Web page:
Demerol Uses, Side Effects, and Risk of Addiction

Demerol, also known as meperidine or pethidine, is one of the more well-known opioids.1 Demerol is often prescribed for its pain-relieving effects, as it is known to be a successful treatment option for moderate-to-severe pain, both sudden and short-term, as well as long-lasting and chronic pain.2

Demerol’s pain-relieving effects have a more rapid onset than other opioids,1 therefore, making it a more appealing option for those patients with an immediate need for pain relief. Demerol can be taken as a syrup or in tablet form.2 Demerol shots are also available, furthering its appeal for prescribing professionals when looking for pain management options with a wide array of patient needs.

What is Demerol Used For?

Demerol is a versatile drug as it proves effective for all types of pain management. Demerol is often used for:

  • Preoperative medication to reduce shivering2
  • Pain management during labor3
  • Pain management during colonoscopy3
  • Postoperative wound healing4

Demerol is commonly used in medical settings, as it demonstrates less respiratory depression than other medication options. With this benefit, patients do not experience the same labored or shallow breathing that other opioids may cause. Patients are then at much lower risk of severe complications from Demerol or from the procedure for which the medication is taken.5

Knowing that respiratory depression is unlikely with Demerol, prescribing professionals are often drawn to Demerol as a top choice for pain management. Additionally, prescribing professionals can confidently offer Demerol to patients in which respiratory depression may pose a more serious risk.5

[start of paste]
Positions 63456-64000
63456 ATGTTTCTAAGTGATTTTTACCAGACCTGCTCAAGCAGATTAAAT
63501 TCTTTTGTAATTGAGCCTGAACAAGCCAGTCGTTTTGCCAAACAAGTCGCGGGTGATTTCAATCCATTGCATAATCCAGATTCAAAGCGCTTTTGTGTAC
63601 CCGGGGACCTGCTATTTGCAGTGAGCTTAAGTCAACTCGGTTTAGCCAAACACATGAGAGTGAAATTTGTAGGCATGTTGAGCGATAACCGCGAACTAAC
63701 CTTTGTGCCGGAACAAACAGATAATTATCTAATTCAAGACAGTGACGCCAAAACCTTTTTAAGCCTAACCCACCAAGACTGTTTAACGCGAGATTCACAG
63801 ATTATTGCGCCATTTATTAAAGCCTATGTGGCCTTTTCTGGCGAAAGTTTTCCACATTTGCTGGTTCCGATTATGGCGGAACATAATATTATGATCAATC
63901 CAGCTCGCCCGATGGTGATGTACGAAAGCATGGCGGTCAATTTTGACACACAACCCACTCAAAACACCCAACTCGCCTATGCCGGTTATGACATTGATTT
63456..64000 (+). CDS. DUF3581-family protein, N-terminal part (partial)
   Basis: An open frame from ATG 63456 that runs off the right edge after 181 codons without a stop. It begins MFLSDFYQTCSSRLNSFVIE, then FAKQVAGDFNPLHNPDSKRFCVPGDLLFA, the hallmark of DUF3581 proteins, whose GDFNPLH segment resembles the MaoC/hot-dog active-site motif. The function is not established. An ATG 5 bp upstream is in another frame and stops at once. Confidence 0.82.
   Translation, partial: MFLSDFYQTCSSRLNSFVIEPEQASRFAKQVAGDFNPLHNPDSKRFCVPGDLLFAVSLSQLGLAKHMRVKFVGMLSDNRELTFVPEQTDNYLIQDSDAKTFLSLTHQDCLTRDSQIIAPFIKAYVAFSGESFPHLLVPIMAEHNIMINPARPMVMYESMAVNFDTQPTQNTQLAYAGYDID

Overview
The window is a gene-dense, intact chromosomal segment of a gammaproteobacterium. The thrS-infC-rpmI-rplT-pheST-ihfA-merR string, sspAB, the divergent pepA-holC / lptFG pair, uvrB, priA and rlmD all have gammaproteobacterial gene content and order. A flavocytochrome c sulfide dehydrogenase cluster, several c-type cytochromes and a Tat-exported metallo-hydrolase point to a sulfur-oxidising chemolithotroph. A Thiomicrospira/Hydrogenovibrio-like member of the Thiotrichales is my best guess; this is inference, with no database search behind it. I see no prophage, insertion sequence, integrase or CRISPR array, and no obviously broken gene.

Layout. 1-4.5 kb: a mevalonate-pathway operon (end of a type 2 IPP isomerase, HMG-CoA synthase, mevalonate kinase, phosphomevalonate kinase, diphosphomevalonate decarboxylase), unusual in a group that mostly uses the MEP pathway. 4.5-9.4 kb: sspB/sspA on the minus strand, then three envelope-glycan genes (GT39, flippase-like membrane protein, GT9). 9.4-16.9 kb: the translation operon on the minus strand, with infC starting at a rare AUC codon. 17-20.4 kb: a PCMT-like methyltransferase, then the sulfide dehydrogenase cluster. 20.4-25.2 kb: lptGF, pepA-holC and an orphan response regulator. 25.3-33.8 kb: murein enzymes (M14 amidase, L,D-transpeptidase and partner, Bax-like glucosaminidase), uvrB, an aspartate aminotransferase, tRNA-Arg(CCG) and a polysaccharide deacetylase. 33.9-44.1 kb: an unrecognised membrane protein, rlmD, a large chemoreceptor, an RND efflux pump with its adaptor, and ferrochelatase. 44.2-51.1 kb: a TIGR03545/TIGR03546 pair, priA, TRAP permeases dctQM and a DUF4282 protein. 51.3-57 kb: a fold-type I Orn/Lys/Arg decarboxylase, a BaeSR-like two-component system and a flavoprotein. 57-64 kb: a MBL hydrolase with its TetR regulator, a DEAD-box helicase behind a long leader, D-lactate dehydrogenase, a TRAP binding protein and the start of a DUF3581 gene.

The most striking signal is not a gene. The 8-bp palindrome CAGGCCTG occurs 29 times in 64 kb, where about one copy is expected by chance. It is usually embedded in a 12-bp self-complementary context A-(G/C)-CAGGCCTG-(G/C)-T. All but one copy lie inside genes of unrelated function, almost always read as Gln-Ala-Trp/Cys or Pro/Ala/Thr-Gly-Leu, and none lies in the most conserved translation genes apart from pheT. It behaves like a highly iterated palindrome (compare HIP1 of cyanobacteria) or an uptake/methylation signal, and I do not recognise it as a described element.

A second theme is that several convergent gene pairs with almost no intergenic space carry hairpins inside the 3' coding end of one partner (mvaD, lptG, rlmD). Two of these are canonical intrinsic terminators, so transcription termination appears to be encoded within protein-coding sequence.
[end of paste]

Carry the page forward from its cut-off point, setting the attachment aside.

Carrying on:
If you or a loved one are taking Demerol, or are considering Demerol as a medication option, then this positive benefit may help ease your mind about the medication’s safety profile.

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Demerol Side Effects

Because of Demerol’s high level of toxicity and potential for severe side effects, this medication has been replaced for many uses by newer opioids.

Demerol side effects may include:

  • Drowsiness6
  • Nausea7
  • Vomiting7
  • Heart problems8
  • Kidney problems 9
  • Seizures10
  • Addiction11
  • Overdose12
  • Death12


Drowsiness is a known side effect of most opioid medications.6 It is usually mild and not normally a cause for concern, however, if you are experiencing an unusual amount of drowsiness, please speak with your medical provider. A simple adjustment in medication dosage may be all that is needed to limit this side effect.

Heart Problems

Heart problems are a rare but serious side effect of Demerol. Heart problems have been noted among both people with and without existing heart conditions. Knowing this, it is wise to be aware of this slight risk to self-monitor for this side effect while taking Demerol.

QT prolongation is the heart condition most often seen in those taking Demerol, which, if left untreated, could lead to death. Although heart problems have been seen in those without underlying heart disease, QT prolongation occurs most often in people with pre-existing heart conditions.

If you or a loved one are considering Demerol or are currently taking Demerol, please be certain that your medical professional is aware of any possible underlying heart conditions that you may have. Several other pain management options are available to take safely with a heart condition.8

Kidney Failure

Another possible risk factor with the use of Demerol is the patient’s age. Older adults appear to be more sensitive to Demerol side effects, with possible renal failure being the most significant of those side effects. Renal failure, or kidney failure, can impact the patient’s overall health and wellness and decrease their quality and quantity of life.9 There are limited treatment options for renal failure, so being proactive is the best method to avoid this side effect.